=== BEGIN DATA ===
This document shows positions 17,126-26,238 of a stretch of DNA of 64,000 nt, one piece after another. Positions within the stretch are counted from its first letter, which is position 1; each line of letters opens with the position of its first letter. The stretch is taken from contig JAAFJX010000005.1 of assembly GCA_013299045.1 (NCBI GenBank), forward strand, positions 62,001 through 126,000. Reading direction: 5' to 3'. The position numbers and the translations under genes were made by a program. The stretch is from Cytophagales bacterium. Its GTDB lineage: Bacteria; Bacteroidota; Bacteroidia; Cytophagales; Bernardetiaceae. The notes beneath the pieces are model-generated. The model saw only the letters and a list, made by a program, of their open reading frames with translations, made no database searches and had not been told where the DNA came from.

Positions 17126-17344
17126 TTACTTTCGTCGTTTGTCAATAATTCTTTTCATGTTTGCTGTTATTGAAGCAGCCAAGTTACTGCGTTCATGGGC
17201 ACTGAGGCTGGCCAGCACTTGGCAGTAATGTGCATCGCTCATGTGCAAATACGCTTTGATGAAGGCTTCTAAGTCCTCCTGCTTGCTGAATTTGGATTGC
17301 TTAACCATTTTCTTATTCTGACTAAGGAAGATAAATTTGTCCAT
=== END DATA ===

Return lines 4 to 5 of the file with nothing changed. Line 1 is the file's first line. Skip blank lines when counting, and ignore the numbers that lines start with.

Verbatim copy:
17201 ACTGAGGCTGGCCAGCACTTGGCAGTAATGTGCATCGCTCATGTGCAAATACGCTTTGATGAAGGCTTCTAAGTCCTCCTGCTTGCTGAATTTGGATTGC
17301 TTAACCATTTTCTTATTCTGACTAAGGAAGATAAATTTGTCCAT